As the McNeese Cowboys sit on a 2-3 record and their first 0-2 start in SLC play since 2004, it’s safe to say there are more questions than answers for this blue and gold bunch.
For the life of me, I can’t figure some things out when it comes to McNeese’s yo-yo execution and overall performance.
Some of the problems can be chalked up to the game of football. One play, series or quarter goes gang busters and then some mysterious switch gets flipped and all that good turns to bad pretty quickly.
You also have to consider one of the toughest things in sports is winning a football game. And that can be attributed to the fact that the other team has scholarship players too, and they are highly motivated to win, as well.
Football fans are like everyone else in society. They have short attention spans. They Google up answers to any question they may have and instant gratification sits in the palms of their hands. It’s not that easy on the football field, as McNeese loyalists are finding out. The answers are harder to come by.
It’s not a cop out or excuse, but remember, this is a new head coach, and assistants working with different offensive and defensive schemes, ways of communicating, changes of culture and expectations.
I know that first-year head coach Sterlin Gilbert promised during his introductory press conference last December that the cannons would be firing a lot as his up-tempo offense lit up the scoreboard.
I cringed a bit when he said that, given the fact that Gilbert didn’t even know who his starting quarterback would be and had yet to put any of the offensive linemen through basic drills.
Gilbert got Cowboys fans primed and pumped for an explosive, bam bam offense that has been more ho hum through the first five games.
The defense under new veteran defensive coordinator Jim Gush runs pretty much the same 4-2-5 scheme McNeese has been running for years, but they are still susceptible to back-breaking “chunk” plays that go for 30 or more yards.
After the 28-17 home loss to Sam Houston State, I began a question and answer game with myself that will not be confused with Jeopardy by any stretch.
Let’s begin with everyone’s favorite piñata … the offense.
Will this offensive line ever improve in both run and pass blocking?
It hasn’t over the first five games, and I don’t see it happening unless Gilbert changes quarterback Cody Orgeron into a roll-out passer and brings in a tight end to help block, which he did in the second half of the Sam Houston game.
McNeese is last in the conference in total offense, averaging 330 yards per game. It is second to last in offensive scoring, with an 18-point average. It is nearly last in passing offense, first downs and the all important third down conversions, which there were only 4 of 15 of for 26 percent versus Sam Houston.
You can’t put all of this offensive misery on the line. Spread the blame to quarterback, play calling, receivers dropping balls and running backs not hitting holes. But the root of the problems start up front with the O-Line.
Is Cody Orgeron up to the immense task of being starting quarterback?
Obviously with a 2-3 record and 0-2 start in the conference, the jury is still out.
With his limited experience and limited arm strength, Orgeron has to get a lot of help from both his offensive line and game plan. He has quick feet and shifty legs, but he is hamstrung when the pocket breaks down, which unfortunately happens too frequently.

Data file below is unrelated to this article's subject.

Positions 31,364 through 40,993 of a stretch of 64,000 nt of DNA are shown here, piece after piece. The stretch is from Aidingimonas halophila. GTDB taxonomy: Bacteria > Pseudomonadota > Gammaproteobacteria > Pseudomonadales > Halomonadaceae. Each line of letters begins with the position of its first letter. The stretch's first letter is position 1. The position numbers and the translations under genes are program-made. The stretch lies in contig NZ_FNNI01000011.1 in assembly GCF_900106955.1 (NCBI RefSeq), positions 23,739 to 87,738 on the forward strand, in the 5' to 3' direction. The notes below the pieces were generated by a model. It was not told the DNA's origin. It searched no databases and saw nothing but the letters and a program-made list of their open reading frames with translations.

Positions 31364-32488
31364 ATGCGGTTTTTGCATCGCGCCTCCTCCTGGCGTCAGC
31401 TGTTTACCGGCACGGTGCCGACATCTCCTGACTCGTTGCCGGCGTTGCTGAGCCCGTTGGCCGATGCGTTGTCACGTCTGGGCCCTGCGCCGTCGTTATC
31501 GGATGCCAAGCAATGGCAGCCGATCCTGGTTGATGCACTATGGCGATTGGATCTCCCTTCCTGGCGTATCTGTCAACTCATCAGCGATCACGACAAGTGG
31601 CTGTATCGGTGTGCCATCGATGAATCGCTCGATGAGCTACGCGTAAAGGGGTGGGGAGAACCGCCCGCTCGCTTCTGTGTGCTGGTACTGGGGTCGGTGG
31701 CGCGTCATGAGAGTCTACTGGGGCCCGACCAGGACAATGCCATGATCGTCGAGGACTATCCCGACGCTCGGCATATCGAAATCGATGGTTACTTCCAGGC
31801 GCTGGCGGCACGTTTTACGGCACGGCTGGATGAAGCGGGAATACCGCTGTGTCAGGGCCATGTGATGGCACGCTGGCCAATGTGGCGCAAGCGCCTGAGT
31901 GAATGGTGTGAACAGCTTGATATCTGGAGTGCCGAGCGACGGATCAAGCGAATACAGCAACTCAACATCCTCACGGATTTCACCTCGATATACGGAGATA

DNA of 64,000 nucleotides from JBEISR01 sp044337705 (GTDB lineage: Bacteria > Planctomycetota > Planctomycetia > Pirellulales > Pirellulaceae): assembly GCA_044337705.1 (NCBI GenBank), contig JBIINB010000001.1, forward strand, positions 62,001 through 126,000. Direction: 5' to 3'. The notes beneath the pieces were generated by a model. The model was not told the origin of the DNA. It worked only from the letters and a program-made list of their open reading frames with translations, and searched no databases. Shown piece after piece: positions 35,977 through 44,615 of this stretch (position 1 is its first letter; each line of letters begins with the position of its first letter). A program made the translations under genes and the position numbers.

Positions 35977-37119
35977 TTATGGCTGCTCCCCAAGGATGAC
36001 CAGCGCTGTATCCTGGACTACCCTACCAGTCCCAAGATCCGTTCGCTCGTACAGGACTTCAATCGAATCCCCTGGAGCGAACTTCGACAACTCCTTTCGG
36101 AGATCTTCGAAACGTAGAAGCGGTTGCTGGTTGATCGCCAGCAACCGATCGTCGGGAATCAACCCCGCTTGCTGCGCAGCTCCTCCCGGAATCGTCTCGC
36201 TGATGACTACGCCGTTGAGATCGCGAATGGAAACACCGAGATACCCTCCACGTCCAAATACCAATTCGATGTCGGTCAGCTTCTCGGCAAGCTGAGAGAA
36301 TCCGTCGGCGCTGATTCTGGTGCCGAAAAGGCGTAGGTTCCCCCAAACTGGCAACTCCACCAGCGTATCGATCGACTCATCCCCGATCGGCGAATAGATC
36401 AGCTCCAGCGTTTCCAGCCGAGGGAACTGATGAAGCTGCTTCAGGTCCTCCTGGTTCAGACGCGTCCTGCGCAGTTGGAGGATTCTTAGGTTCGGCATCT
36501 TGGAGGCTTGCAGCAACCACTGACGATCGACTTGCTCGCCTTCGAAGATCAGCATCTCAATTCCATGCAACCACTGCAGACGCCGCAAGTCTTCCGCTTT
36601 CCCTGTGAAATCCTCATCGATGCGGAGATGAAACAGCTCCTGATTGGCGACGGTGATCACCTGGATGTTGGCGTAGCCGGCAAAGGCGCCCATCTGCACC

The junior quarterback is not a deep ball threat. But he threw his best pass of the season on that long sideline route to Cyron Sutton that resulted in a 67-yard catch and run for a score against the BearKats.
When Orgeron moves up in the pocket, he doesn’t appear to keep his eyes downfield.
Another unfortunate stat is Orgeron is the Cowboys’ second leading rusher with 174 yards. That means he is forced to tuck it and run way too often.
Orgeron is best suited for a quick release short passing game. If an opponent’s rush overwhelms the O-Line, then Orgeron needs more designed roll outs. Remember those aforementioned lowly offensive stats compared to the rest of the Southland, and his paltry 54 percent completion percentage is the answer to the early question at this point in the season.
But like I said, Orgeron needs his O-Line to step up and his receivers to catch touchdown passes in the endzone (two were dropped in the Sam Houston loss). And Gilbert needs to get the ball out of Oregon’s quicker.
What is McNeese’s offensive identity? Run first? Pass first to set up the run?
Well, at this point, Gilbert will opt for anything that works.
The running game busted out in the loss to Abilene Christian with its best performance. But against Sam Houston’s best-rated rushing defense, the Cowboys ran the ball 27 times for 38 yards, which is barely over one yard per attempt. Most fullbacks can just fall forward for two yards.
The running backs had only 15 carries against Sam Houston. The rest came from Orgeron running for his life.
Don’t get stuck on the hype that up-tempo offenses are pass happy. Gilbert wants to run the football with balance against the pass. He just has not solved the riddle about how to do that consistently. The offensive line allows too much penetration, and the running backs have not been able to break first hits.
I want to believe that collectively, between Justin Pratt, Elijah Mack and J’Cobi Skinner, this team can muster up 100 yards rushing.
I think Gilbert will build a weekly game plan that focuses on what gives him the best chance to move the ball either through the pass or run. Against Sam Houston, it was heavy passing early, and the team built a 14-9 halftime lead.
I know that is nothing to bang your cowbells over, but at this point you better take it, own it and protect it from all sides.